How bears beat the heat

Summer is prime time for spotting bears swimming in lakes and ponds, splashing in swimming pools and hot tubs, emptying kiddie pools and stretching out in the shade. People can wear light-colored, breathable clothes, big hats and stay inside in the AC sipping cold drinks. Bears live in their fur coats year-round, so they are forced to find creative ways to beat the summer heat until cooler days arrive.

Bears don’t have sweat glands and their insulating fur is designed to keep them warm, not cool. But bears have several physiological, adaptive and behavioral mechanisms to help them stay cool when the heat is on.

Shedding their underwear

Like dogs, bears lose some of their soft, dense insulating underfur as well as some of their coarse outer guard hairs when temperatures climb. That’s why bears can look very scruffy by late summer. As the weather cools and they layer on fat for hibernation, their underfur and guard hairs grow back.

Letting off steam

Bears are able to dissipate heat through their paws, which are well-supplied with blood vessels. They also lose heat through other areas with minimal fur, such as faces, ears, nose, belly and the insides of their legs. Any cool, shady area where they can stretch out on their lightly furred bellies with their legs spread wide makes a great place to cool off, whether that’s under a tree in the forest or under your porch.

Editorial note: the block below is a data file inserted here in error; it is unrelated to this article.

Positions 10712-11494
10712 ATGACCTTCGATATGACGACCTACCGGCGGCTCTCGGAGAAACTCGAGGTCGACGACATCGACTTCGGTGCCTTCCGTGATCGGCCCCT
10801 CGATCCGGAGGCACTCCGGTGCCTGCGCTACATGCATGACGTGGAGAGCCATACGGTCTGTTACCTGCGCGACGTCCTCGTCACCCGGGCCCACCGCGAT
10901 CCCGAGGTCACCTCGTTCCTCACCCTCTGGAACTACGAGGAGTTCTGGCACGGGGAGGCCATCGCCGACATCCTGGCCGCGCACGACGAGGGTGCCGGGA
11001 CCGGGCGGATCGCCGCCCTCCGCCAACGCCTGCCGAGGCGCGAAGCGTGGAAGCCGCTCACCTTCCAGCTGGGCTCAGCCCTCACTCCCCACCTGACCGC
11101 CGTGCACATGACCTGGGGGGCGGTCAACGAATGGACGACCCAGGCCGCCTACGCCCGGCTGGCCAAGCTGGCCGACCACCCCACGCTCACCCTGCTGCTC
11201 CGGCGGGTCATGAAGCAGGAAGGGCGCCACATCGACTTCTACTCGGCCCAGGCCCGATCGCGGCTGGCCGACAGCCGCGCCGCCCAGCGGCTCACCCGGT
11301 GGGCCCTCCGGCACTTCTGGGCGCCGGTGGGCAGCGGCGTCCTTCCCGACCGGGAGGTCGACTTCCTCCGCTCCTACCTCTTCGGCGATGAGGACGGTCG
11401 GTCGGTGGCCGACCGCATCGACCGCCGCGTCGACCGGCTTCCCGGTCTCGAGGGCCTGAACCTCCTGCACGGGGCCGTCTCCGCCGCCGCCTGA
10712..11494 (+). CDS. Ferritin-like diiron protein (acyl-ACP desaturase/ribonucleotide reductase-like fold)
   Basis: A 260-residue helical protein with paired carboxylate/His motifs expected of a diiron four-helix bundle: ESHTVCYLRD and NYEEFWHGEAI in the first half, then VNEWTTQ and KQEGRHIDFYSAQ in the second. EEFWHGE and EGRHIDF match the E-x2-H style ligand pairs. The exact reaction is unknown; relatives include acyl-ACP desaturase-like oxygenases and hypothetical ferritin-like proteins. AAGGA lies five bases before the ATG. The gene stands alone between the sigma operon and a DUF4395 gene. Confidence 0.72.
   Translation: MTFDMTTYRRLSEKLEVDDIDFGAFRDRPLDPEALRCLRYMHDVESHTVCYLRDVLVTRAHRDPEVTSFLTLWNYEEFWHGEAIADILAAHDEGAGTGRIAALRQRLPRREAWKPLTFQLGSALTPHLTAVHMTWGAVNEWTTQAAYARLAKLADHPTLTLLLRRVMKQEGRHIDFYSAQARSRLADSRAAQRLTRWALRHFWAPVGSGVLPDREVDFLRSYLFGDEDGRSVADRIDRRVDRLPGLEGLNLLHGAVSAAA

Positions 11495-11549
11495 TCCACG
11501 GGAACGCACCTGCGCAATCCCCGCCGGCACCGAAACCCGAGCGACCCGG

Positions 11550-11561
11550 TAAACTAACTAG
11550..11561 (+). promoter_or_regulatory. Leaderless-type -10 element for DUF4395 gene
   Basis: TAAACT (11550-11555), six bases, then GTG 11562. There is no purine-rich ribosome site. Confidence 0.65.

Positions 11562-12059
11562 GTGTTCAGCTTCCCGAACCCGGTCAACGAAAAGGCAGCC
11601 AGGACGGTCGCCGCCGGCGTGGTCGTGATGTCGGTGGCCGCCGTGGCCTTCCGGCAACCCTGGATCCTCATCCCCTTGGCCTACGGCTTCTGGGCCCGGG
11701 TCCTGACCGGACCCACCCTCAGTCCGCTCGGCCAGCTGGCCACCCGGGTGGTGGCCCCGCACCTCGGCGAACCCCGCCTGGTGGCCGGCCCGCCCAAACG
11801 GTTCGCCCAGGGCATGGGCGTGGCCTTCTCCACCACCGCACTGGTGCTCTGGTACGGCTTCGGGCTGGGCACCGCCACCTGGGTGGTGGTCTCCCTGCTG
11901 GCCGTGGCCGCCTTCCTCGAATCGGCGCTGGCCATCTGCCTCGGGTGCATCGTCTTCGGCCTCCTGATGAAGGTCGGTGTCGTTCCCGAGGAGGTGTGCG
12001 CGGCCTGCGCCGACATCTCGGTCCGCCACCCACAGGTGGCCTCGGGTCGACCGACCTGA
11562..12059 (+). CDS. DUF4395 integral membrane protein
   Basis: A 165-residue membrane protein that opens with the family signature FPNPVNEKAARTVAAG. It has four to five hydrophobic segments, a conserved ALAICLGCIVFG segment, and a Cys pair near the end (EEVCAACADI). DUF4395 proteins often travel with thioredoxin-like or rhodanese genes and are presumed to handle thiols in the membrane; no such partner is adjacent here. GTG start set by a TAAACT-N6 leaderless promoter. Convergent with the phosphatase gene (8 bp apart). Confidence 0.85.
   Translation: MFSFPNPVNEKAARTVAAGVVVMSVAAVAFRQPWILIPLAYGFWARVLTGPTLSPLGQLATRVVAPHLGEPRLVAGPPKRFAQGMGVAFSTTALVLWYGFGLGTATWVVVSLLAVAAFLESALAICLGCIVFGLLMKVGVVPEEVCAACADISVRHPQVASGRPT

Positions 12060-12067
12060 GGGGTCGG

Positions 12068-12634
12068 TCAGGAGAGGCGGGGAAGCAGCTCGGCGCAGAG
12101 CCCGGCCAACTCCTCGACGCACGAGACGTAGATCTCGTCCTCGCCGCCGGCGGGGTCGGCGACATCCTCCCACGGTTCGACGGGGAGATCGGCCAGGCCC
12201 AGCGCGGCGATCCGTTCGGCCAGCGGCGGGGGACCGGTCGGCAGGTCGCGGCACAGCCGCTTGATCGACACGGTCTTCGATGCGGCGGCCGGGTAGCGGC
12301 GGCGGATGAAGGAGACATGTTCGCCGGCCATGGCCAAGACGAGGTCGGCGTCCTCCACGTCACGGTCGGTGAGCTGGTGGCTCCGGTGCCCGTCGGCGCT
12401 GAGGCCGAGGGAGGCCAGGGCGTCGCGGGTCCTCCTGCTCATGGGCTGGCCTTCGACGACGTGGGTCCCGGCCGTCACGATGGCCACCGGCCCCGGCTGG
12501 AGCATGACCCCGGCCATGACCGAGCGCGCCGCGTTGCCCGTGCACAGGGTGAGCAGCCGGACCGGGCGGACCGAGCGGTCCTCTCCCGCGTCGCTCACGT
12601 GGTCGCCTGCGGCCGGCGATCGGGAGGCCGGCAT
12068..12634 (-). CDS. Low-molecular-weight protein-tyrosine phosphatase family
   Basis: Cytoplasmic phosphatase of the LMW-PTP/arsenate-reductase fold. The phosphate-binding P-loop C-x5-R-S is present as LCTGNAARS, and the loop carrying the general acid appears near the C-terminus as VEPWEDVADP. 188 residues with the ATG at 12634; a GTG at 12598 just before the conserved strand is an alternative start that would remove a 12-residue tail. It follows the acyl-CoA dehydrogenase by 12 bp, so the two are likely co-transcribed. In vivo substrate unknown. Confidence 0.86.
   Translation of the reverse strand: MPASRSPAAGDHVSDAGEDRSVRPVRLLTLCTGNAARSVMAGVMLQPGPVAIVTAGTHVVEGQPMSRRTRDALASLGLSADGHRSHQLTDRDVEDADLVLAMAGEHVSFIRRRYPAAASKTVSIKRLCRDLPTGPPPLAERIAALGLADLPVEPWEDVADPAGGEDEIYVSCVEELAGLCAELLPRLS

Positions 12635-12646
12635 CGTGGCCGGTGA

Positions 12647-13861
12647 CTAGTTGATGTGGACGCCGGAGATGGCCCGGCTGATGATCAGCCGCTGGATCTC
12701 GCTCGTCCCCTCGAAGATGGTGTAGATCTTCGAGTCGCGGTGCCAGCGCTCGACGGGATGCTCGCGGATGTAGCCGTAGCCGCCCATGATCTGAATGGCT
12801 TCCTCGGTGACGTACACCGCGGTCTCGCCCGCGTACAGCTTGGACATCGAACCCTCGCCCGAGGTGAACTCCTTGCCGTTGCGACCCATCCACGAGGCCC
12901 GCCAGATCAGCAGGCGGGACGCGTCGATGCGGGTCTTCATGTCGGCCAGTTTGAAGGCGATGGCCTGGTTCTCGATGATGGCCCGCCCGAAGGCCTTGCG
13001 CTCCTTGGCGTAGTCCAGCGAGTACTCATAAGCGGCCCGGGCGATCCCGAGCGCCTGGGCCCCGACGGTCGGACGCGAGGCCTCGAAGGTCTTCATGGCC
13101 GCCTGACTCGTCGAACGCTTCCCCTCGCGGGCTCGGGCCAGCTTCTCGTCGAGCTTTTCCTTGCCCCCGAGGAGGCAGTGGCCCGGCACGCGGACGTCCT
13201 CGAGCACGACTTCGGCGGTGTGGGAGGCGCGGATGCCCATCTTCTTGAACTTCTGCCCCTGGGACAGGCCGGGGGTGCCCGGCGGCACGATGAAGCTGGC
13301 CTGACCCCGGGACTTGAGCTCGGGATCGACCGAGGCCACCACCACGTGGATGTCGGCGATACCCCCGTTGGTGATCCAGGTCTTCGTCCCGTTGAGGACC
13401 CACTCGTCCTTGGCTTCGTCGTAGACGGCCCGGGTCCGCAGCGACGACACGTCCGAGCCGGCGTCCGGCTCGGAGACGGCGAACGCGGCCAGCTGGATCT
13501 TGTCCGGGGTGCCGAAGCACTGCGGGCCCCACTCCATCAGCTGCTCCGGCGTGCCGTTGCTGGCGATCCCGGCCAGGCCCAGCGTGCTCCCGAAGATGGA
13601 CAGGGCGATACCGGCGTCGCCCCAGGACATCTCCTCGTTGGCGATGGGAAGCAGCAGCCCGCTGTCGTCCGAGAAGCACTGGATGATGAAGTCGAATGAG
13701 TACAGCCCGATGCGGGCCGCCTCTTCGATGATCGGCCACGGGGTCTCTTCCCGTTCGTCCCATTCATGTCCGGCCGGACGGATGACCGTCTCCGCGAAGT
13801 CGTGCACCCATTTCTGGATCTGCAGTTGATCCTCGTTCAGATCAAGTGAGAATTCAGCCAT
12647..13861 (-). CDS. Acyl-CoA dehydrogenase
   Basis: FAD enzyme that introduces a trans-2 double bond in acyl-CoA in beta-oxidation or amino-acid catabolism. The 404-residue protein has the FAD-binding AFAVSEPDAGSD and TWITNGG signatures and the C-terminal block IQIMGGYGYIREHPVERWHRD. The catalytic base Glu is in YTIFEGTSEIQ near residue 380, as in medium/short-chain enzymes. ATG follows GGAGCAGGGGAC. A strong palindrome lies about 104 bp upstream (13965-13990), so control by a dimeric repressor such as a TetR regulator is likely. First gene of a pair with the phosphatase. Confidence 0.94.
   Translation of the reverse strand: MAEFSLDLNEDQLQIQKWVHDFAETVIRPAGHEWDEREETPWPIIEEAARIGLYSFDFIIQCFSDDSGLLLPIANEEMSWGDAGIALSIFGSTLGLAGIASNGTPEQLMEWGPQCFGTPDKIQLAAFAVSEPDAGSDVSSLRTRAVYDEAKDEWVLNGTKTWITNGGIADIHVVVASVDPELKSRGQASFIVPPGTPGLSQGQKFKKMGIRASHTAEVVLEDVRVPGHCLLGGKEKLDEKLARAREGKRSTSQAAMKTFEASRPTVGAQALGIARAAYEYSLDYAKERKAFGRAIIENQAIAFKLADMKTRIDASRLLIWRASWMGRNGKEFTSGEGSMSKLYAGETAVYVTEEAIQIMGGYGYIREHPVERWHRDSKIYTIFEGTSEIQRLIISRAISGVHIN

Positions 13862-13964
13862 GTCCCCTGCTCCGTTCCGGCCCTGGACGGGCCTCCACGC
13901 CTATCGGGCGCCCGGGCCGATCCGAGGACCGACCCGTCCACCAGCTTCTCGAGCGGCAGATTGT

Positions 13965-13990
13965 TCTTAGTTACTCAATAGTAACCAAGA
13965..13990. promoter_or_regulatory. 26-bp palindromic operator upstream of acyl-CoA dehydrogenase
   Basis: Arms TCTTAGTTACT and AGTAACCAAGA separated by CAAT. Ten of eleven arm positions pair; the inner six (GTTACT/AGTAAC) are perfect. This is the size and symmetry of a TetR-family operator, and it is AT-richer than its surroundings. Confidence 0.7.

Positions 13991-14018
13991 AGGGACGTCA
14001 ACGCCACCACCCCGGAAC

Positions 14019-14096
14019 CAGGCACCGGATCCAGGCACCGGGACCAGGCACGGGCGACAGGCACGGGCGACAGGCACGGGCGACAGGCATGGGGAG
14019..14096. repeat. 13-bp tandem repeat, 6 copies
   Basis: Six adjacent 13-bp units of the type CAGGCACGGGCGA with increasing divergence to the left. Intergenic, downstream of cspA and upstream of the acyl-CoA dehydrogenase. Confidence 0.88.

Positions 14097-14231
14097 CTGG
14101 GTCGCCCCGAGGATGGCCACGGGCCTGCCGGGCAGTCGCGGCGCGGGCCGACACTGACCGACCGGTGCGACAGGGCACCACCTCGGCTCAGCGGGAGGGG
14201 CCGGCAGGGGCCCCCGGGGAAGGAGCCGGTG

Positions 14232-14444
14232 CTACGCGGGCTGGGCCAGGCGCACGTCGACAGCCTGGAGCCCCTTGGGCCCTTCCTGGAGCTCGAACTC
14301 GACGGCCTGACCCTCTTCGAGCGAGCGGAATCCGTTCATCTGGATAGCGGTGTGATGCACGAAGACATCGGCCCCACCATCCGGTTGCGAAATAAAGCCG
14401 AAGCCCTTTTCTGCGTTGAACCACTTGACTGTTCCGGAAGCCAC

Photo by Brian Wartchow

Diving in

Bears will take advantage of any available water source, from swimming pools, hot tubs and sprinklers to ponds, lakes, streams and fountains. Like dogs, bears shake off vigorously when they emerge from the water, which creates an evaporative cooling effect (and a big mess if you’re standing in the way). Bears are excellent swimmers and have no problem swimming considerable distances and navigating the deep end.

Bear in the pool?

The best thing you can do is encourage the bear to leave if you can do so safely. Make sure the bear has an escape route, then bang pots and pans, yell and make lots of noise until the bear moves on. You might think there’s no harm in letting a hot bear cool off in your pool, but it’s never a good idea to encourage bears to visit homes and communities.

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